A left-wing Italian lawmaker and her friends were attacked by chain-wielding far-right extremists as they left an anti-racism rally Friday night, in a brutal assault that left her assistant with a 3-inch gash in his head.
And she’s blaming Italy’s populist new government, which has pursued a high-profile campaign against illegal immigration since coming to power in June, for emboldening far-right extremist groups.
“It was terrifying,” Eleonora Forenza, a member of the European Parliament for left-wing alliance The Other Europe, told VICE News Monday. “My assistant was very seriously injured to his head. He was losing a lot of blood. I was very scared about the possibility of something very serious happening to him.”
Forenza said she and her friends were walking home from an anti-racism rally in the southern city of Bari late Friday when they passed a young Eritrean woman with a baby. The woman was intimidated as her path home was being blocked by a group of 20 or so supporters of the far-right CasaPound movement, who were gathered outside their local headquarters.
As Forenza and her group stood with the woman, the CasaPound group started marching toward them, then chased them down the street.
“They followed us, started to shout at us that this was their territory. They threatened us with metal chains,” said Forenza. “Then they began to attack us with these instruments.”
The politician said she was shoved against a wall by the attackers, but the two men in her group, including her parliamentary assistant Antonio Perillo, bore the brunt of the violence, with the extremists beating them with the chains. She said the assault, carried out by at least five attackers, continued until the assailants spotted another group of left-wing demonstrators and ran off after them.
Perillo and another man in Forenza's group were hospitalized with head injuries, the former with a 9cm cut to his head, but have since been discharged.
Forenza reported the assault to police and says she is confident arrests will be made, and she’s called on the Italian government to shut down the operations of CasaPound and other neo-fascist groups through Italy.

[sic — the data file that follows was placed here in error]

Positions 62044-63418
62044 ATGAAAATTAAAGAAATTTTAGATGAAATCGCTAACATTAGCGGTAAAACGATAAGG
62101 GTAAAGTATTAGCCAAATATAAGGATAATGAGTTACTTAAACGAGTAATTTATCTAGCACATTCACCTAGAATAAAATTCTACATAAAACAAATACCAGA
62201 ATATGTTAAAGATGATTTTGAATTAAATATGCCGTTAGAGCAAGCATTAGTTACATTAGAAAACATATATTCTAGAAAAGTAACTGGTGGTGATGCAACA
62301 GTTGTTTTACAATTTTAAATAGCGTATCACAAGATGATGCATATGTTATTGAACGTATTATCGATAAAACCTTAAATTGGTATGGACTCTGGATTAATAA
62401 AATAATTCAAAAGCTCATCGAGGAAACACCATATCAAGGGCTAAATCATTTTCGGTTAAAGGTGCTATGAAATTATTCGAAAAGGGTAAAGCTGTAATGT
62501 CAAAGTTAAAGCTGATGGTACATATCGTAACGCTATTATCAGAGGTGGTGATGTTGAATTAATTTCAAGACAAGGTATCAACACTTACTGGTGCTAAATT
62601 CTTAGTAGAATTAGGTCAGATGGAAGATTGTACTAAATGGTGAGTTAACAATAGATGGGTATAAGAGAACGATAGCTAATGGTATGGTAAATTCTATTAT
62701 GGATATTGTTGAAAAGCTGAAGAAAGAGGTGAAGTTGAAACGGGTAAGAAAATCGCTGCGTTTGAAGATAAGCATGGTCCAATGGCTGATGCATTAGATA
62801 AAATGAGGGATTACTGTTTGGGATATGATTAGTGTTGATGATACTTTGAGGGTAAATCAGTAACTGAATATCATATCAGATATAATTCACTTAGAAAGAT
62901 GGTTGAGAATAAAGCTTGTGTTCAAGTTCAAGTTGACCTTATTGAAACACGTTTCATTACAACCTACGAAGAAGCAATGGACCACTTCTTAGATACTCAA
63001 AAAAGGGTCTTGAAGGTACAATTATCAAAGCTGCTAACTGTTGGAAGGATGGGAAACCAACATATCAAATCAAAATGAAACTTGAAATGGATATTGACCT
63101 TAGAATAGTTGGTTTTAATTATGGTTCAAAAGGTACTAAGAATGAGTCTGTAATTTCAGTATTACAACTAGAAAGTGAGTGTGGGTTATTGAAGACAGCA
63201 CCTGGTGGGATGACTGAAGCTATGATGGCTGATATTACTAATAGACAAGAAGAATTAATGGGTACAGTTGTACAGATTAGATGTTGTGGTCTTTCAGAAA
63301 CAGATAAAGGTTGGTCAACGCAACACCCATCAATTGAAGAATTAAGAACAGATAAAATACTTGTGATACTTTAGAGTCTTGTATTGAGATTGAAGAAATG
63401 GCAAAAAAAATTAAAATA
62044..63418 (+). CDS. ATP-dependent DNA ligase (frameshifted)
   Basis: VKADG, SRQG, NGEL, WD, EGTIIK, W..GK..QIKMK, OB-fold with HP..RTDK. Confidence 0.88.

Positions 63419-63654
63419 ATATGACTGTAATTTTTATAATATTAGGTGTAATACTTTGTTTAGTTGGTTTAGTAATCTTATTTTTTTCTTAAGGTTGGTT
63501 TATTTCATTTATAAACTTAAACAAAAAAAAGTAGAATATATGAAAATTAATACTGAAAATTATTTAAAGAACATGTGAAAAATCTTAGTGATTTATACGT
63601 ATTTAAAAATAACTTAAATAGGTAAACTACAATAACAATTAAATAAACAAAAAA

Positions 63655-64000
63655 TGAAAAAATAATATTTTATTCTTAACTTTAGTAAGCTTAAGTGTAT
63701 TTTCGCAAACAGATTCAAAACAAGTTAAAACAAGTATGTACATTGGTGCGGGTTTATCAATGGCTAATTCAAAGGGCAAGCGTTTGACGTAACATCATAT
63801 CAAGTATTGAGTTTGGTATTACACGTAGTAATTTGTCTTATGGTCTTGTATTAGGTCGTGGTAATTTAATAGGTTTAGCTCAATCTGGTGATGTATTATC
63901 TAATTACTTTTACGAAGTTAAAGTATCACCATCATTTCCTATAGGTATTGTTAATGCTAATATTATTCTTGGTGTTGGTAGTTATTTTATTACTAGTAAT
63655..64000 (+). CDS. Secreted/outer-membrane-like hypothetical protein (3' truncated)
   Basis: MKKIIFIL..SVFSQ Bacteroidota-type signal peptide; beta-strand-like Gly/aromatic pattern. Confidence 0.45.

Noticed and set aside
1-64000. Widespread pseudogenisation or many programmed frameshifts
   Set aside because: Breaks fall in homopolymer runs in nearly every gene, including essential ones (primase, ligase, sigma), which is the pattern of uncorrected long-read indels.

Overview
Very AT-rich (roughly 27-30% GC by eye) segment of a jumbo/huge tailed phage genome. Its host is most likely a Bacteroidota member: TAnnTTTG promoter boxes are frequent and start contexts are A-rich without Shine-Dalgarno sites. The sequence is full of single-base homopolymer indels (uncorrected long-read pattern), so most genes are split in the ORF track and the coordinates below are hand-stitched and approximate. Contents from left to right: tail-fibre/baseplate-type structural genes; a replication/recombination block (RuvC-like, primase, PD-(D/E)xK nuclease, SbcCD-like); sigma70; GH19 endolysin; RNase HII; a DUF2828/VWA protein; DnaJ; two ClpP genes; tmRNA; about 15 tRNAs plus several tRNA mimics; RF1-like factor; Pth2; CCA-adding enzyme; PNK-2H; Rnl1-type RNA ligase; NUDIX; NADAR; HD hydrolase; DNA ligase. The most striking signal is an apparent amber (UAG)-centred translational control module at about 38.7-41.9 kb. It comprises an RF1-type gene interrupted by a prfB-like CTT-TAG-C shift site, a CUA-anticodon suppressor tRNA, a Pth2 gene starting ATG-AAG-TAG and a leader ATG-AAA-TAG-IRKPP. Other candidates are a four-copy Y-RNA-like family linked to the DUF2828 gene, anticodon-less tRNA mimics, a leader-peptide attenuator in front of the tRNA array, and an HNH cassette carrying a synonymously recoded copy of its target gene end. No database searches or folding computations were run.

Named after the American poet and fascist sympathizer Ezra Pound, CasaPound is a youth-focused Italian far-right street movement that’s co-opted typically left-wing tactics such as squatting in pushing its “Italians first” agenda, and has been linked to violence, including the murders of two Senegalese in Florence in 2011 and the spree shooting of six Africans in Macerata in February. The group did not respond to VICE News’ request for comment Monday.
“There is a terrifying climate in Italy with Salvini’s policies,” said Forenza, referring to the hard-line interior minister Matteo Salvini, the architect of the anti-immigration campaign. “Groups like CasaPound feel stronger, and free to carry out the aggression of Friday night, because they feel confident about their impunity.”
Andrea Costa, coordinator of Baobab Experience, a large transit camp for migrants in Rome, agreed with Forenza’s assessment. He told VICE News that groups such as CasaPound felt legitimized by the new government “because the country is now going in the direction they were talking about.”
“It’s like they won a cultural battle in this country,” he said.
Critics say that the government’s relentless campaign against illegal immigration has unleashed a wave of hostility toward migrants and led to a spike in racist violence. Government hate crime statistics show 24 potentially racially-motivated violent attacks in the year to early August, two of them fatal, compared with 13 in all of 2017 and 19 in 2016; tallies by NGO groups are higher still.
Forenza’s bloc in the European Parliament issued a statement calling on the Italian government to bring those responsible to justice, and “stop ignoring racist and xenophobic violence.”
“This is yet another incident of violent aggression by this fascist organization and must be a source of grave concern for every democratic citizen of Italy and Europe,” said the statement. “Such fascism cannot be tolerated nor allowed to raise its ugly head.”
The Italian government has not yet commented on the attack, but Forenza says she will push for more to be done to crack down on extremist groups. “I will insist on it,” she said.
Cover: In this Sept. 9, 2017, photo, supporters of neo-fascist group CasaPound practice martial arts at a national meeting in Borgo Sabotino, Italy. (AP Photo/Alessandra Tarantino)